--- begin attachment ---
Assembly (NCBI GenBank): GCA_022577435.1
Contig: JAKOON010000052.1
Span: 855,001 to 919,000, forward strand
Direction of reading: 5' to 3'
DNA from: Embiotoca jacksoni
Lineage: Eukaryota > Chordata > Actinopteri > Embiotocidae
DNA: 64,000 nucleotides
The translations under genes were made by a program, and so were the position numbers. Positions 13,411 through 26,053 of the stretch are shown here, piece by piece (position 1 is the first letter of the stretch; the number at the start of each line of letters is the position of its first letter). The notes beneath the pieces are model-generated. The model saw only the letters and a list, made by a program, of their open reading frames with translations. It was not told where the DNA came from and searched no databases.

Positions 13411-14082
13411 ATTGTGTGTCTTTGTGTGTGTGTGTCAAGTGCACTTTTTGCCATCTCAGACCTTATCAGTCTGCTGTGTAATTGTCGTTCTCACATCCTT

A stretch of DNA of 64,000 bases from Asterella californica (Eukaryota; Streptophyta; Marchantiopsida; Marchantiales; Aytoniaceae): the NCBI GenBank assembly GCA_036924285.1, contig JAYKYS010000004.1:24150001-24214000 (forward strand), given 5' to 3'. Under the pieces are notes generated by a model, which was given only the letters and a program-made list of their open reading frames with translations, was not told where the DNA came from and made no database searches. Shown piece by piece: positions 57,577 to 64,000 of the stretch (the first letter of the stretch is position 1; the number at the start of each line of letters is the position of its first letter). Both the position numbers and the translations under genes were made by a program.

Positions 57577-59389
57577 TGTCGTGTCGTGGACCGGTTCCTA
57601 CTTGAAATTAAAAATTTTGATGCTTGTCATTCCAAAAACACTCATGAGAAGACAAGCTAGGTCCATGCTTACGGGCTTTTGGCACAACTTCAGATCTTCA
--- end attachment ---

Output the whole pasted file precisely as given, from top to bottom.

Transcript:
Assembly (NCBI GenBank): GCA_022577435.1
Contig: JAKOON010000052.1
Span: 855,001 to 919,000, forward strand
Direction of reading: 5' to 3'
DNA from: Embiotoca jacksoni
Lineage: Eukaryota > Chordata > Actinopteri > Embiotocidae
DNA: 64,000 nucleotides
The translations under genes were made by a program, and so were the position numbers. Positions 13,411 through 26,053 of the stretch are shown here, piece by piece (position 1 is the first letter of the stretch; the number at the start of each line of letters is the position of its first letter). The notes beneath the pieces are model-generated. The model saw only the letters and a list, made by a program, of their open reading frames with translations. It was not told where the DNA came from and searched no databases.

Positions 13411-14082
13411 ATTGTGTGTCTTTGTGTGTGTGTGTCAAGTGCACTTTTTGCCATCTCAGACCTTATCAGTCTGCTGTGTAATTGTCGTTCTCACATCCTT

A stretch of DNA of 64,000 bases from Asterella californica (Eukaryota; Streptophyta; Marchantiopsida; Marchantiales; Aytoniaceae): the NCBI GenBank assembly GCA_036924285.1, contig JAYKYS010000004.1:24150001-24214000 (forward strand), given 5' to 3'. Under the pieces are notes generated by a model, which was given only the letters and a program-made list of their open reading frames with translations, was not told where the DNA came from and made no database searches. Shown piece by piece: positions 57,577 to 64,000 of the stretch (the first letter of the stretch is position 1; the number at the start of each line of letters is the position of its first letter). Both the position numbers and the translations under genes were made by a program.

Positions 57577-59389
57577 TGTCGTGTCGTGGACCGGTTCCTA
57601 CTTGAAATTAAAAATTTTGATGCTTGTCATTCCAAAAACACTCATGAGAAGACAAGCTAGGTCCATGCTTACGGGCTTTTGGCACAACTTCAGATCTTCA